Toronto Sun editorial: Learning from the hijab hoax

Unfortunately in the era of social media, immediate responses are required. However, the suggested disclaimer – “If what has been alleged is true” – is sound advice:

Since Prime Minister Justin Trudeau, Ontario Premier Kathleen Wynne and Toronto Mayor John Tory didn’t say it, we will.

The problem with Toronto’s now infamous hijab hoax is that it will make Muslims and others who are actual victims of hate crimes more afraid to come forward for fear of not being believed.

And it will make the public more cynical about the reporting of hate crimes.

We aren’t going to fault the prime minister, the premier or the mayor for assuming the initial report of an 11-year-old child describing how she had been attacked by an “Asian man” who twice tried to cut her hijab with scissors was true.

Many people believed it was true. We reported it on our front page.

But once Toronto police said, following their investigation, that no attack had occurred, it was incumbent on Trudeau, Wynne and Tory to stress the dangers of anyone falsely claiming to be the victim of a hate crime, or for that matter any crime.

Instead, they ran for cover, saying only that they were glad that no attack had occurred but that it was important to continue to be vigilant about fighting hatred and racism.

Of course it’s important to fight hatred and racism, but that’s not the lesson to be learned from what happened in this case.

The lesson in this case is that when a school board and municipal, provincial and federal politicians leap to conclusions before all the facts are known, the revelations of those facts can lead to the very thing they hoped to avoid — public cynicism about the reporting of hate crimes.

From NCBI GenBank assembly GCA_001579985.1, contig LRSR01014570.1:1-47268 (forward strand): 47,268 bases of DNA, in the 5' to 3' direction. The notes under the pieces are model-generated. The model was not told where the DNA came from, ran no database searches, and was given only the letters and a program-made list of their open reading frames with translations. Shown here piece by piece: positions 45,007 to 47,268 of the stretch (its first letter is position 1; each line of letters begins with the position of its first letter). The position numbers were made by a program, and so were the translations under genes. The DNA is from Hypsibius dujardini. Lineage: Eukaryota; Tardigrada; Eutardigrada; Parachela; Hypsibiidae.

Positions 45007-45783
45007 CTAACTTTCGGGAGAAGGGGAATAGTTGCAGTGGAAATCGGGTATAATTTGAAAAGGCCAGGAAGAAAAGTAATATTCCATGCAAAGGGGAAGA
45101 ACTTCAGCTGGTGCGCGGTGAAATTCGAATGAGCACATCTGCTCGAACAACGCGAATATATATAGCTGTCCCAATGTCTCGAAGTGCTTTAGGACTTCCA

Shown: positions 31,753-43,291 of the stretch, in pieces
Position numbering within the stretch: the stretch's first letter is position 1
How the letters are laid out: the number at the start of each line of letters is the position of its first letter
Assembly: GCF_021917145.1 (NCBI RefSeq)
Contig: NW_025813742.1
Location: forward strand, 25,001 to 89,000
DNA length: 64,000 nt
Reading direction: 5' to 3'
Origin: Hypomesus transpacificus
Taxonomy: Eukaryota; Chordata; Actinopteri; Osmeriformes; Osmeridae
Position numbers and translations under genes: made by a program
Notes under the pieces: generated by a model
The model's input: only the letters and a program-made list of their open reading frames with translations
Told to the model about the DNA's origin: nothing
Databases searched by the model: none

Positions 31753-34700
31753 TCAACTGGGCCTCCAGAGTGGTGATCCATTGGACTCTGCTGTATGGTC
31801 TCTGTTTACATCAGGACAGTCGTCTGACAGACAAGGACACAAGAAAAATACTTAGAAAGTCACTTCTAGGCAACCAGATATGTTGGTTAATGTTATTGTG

When the media wrongly identify a member of a minority group as the perpetrator of a crime, politicians are the first to condemn them.

Why then their silence when they wrongly identify a member of minority group as the victim of a crime?

The next time a crime of this nature is alleged, we suggest our political leaders say words to the effect of: “If what has been alleged is true, it’s completely unacceptable in our city (or province, or country) and we are confident the police will treat this matter seriously and investigate it thoroughly.”

Which, by the way, is exactly what happened.

Source: EDITORIAL: Learning from the hijab hoax

About Andrew
Andrew blogs and tweets public policy issues, particularly the relationship between the political and bureaucratic levels, citizenship and multiculturalism. His latest book, Policy Arrogance or Innocent Bias, recounts his experience as a senior public servant in this area.

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